This tutorial will show you how to extend the Zipping process described in the previous tutorial to the task of attaching legs to an animal's body. Once the body is properly assembled, SurfaceContinuityManager+ will be able to hold all of the surfaces together seamlessly during animation and rendering. To begin the tutorial, load the scene scm-tutlegs. (This comes in a zip file from the SCM Tutorials page.)
At the starting point, the body and the leg are two separate objects with gaps between them. Their edges do not face each other, so they cannot be zipped together as the grids were in the previous tutorial. SurfaceContinuityManager+ will only be able to hold them together if they have rows of points already aligned in matching positions, a situation that does not exist yet.
While this may seem counter-intuitive, the first step towards unifying these surfaces with the Surface Continuity Manager is to start by further dividing them. The leg will need to be cut into 4 slices, and the body will need to be cut into 8 rectangular surfaces, in order to expose compatible edges that can be zipped together.
1. Select the body and Draw>Cut along the vertical curve immediately in front of the leg, as shown below.
2. Draw>Cut again immediately behind the leg, at the Location of 3 in the V direction.
3. Cut the 3 resulting columns into 3 sections each, with horizontal cuts above and below the leg. These cuts will fall at the Locations of 1 and 5 in the U direction.
4. Because the Cut function does not delete the original (uncut) models, there will now be several overlapping models in the same place. By selecting nodes in the Schematic window, delete all the larger body surfaces except for the nine squares. Also delete the middle of the nine squares, so that an opening appears above the leg, as shown below.
5. Select the leg, and use Draw>Cut to divide it into 4 slices. The cuts should align with the corners of the square opening in the body surface. The cuts will fall at the Locations of 0, 4, 8, and 12 in the V direction. Use the schematic window to delete all overlapping leg sections other than the four quarters.
As an illustration, this exploded view shows the 12 surfaces separated to show where they have been cut. Check to make sure that you have cut the models into all of the separate surfaces shown. Your results so far should match the models in the hierarchy named "Cut."
6. Multi-Select the outside panel of the leg, and the body surface immediately above it. Double-check that the two surfaces are ready for zipping by turning on Show>Edge Flags, and checking that the colored edges indicate the same directions on both surfaces. For example, if the body segment is green on the right and red on the bottom, then the leg segment should be green on the right and red on the bottom. If the edge flags do not match, single-select the leg surface only, and use Effect>Curve Controls to Swap U and V, Inverse U, or Inverse V.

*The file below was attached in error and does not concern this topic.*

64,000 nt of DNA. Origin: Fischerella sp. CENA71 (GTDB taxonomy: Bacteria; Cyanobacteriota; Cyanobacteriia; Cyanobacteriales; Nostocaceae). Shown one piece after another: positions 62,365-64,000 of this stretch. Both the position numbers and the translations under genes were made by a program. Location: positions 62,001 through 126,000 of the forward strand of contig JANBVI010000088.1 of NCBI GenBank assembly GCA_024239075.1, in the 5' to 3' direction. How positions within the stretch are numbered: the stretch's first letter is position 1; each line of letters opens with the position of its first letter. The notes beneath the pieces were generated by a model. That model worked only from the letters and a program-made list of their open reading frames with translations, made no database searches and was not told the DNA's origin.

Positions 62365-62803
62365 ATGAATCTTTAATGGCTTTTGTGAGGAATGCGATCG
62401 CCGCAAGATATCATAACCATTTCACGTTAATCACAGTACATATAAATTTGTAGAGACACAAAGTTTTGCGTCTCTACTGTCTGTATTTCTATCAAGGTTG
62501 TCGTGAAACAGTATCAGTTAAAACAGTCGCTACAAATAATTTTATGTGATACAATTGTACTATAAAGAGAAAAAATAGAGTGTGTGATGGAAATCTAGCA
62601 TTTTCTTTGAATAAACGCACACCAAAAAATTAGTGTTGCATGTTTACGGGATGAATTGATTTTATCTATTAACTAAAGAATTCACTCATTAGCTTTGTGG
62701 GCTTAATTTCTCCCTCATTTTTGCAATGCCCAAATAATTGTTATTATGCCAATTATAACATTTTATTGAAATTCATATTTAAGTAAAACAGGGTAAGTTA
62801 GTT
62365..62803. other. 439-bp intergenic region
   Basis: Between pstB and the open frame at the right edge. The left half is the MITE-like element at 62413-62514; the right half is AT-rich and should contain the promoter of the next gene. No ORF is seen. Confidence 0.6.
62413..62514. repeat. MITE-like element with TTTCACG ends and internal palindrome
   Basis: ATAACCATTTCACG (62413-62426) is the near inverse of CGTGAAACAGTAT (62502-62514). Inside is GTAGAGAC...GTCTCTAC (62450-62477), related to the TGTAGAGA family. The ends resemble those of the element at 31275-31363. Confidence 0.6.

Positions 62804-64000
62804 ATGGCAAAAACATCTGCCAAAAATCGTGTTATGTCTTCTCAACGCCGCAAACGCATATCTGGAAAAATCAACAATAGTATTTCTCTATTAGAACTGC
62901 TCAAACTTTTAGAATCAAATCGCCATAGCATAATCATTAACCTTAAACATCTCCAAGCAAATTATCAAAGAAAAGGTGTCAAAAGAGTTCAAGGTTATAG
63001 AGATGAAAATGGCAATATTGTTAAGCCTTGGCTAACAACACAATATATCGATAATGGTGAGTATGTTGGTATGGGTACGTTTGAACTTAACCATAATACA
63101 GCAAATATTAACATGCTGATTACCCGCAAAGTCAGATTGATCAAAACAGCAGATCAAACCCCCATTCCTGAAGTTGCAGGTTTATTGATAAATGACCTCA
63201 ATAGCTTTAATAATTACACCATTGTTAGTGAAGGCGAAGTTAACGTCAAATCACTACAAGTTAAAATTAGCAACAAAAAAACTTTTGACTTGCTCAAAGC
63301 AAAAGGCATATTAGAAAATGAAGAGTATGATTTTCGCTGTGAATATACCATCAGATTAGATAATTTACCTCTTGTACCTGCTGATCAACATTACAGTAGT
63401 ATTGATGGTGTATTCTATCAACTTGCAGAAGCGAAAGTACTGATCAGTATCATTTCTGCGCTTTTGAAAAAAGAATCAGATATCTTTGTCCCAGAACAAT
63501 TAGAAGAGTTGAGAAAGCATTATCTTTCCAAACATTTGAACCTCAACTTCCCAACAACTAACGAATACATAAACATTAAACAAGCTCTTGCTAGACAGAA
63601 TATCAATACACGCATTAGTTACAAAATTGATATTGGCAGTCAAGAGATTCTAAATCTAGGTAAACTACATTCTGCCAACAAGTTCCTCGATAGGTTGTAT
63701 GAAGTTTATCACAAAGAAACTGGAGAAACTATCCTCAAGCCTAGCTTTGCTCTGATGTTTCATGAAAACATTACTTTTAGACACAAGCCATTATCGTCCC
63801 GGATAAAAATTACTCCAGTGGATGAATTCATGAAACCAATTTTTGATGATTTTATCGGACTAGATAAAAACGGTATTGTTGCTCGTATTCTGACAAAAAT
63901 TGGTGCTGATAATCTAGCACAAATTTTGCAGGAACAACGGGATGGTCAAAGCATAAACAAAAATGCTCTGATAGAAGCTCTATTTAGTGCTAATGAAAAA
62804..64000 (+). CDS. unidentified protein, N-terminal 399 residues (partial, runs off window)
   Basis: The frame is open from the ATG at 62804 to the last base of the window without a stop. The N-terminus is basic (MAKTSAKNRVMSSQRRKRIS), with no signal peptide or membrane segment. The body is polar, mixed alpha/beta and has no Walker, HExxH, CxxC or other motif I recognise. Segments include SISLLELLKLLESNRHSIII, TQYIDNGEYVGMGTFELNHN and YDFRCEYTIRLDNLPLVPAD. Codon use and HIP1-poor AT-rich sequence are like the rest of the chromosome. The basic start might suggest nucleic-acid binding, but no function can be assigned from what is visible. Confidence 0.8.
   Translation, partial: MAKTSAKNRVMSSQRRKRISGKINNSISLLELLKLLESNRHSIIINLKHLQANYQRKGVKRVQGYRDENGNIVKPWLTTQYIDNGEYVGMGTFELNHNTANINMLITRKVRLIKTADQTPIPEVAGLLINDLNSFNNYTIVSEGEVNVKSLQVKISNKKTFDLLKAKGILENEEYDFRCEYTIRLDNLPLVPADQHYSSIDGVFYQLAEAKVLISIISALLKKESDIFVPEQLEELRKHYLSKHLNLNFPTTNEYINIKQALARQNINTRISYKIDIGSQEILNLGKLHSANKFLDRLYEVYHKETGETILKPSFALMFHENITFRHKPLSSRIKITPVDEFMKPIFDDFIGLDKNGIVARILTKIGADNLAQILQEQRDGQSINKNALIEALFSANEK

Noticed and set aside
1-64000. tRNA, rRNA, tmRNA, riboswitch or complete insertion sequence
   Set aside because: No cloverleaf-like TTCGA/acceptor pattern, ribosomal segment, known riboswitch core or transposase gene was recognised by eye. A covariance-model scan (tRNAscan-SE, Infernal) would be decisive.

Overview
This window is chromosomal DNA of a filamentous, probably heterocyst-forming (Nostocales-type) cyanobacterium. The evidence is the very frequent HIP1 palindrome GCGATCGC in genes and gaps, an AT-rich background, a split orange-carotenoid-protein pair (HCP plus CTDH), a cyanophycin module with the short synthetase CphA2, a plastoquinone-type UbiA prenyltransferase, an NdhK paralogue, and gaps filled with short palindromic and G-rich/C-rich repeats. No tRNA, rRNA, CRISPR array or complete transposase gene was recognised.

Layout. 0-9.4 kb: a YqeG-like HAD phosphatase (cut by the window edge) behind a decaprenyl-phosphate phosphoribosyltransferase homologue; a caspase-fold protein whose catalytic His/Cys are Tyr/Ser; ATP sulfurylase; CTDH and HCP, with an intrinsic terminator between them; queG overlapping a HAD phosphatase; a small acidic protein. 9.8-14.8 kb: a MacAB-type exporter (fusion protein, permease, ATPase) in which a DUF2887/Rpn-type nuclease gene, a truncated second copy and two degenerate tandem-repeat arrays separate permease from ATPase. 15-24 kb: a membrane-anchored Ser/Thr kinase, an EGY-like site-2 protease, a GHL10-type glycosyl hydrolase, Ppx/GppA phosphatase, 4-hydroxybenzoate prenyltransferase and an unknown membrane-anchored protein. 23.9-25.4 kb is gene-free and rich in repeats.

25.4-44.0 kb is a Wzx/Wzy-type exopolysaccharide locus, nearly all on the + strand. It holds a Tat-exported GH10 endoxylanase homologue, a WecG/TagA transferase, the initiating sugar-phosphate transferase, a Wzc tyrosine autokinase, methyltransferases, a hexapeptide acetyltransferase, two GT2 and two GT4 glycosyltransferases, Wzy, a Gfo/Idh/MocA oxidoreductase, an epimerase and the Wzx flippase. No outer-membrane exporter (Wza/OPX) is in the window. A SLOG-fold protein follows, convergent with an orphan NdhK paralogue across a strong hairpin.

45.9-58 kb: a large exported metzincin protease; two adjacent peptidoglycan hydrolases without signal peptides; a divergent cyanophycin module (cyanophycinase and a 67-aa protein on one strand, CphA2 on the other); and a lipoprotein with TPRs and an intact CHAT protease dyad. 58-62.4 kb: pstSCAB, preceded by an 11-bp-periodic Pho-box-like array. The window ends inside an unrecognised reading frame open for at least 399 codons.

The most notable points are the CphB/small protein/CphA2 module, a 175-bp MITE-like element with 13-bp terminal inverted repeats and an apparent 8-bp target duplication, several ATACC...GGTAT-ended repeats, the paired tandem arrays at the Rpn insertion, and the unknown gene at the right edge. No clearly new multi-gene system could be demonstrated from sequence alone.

7. Check that both of the surfaces have the same number of points running across the edge where they meet. If not, add or delete points as needed to make the point-counts match.
NOTE: If you add or delete any points, use the function Effect>Reparamerization afterwards, and set all of the surfaces back to a uniform parameterization.
8. With the two surfaces Multi-Selected as shown below, choose Draw>Zip Surfaces. Click the lower left corner of the selected body surface, and choose the horizontal row of points running along the bottom. Next click the upper left corner of the selected leg surface, and choose the horizontal row of points running along the top. Connect all of the points with the Zip Surfaces dialog as shown below.
NOTE: If Zip Surfaces fails to work as shown, it is because the two surfaces were not properly matched in steps 6 and 7. Use Info > Selection to verify that they truly have the same number of points running along their shared edge, instead of just counting the points by sight. Sometimes cutting NURBS surfaces produces situations where two rows of points can overlap near an edge, effectively hiding a row of points from you.
9. For the three other quarters of the leg, repeat the process of steps 6 through 8, zipping each leg segment to the body surface immediately above it.
NOTE: After you have completed this step, your results should match the models in the hierarchy named "Zipped."
10. Select all of the surfaces in the half-body and the leg, and choose Effect>Symmetry over the YZ Plane (X=0).
11. Your surfaces are finally ready for the SurfaceContinuityManager+! With all of the surfaces multi-selected, choose Deformation > SurfaceContinuityManager+ and click OK.
This process of attaching legs to a body has introduced a basic technique of seamless stitching, which is extensible to many other modeling tasks. No matter what the shape of the surfaces, similar patterns can be assembled again and again, so that the steps followed in this tutorial would be applicable to many other modeling situations.
Viewed as flat surfaces, the basic pattern that was followed for attaching a leg could be seen as follows:
The center four surfaces of this pattern were the four quarters of a leg in this tutorial. This is a useful pattern that recurs many times in NURBANA models. The next tutorial uses the same basic pattern to insert an eye into the surface of a head.
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This tutorial copyright © 1999 by Jeremy Birn.|
Please do not duplicate any part fo this tutorial without written permission.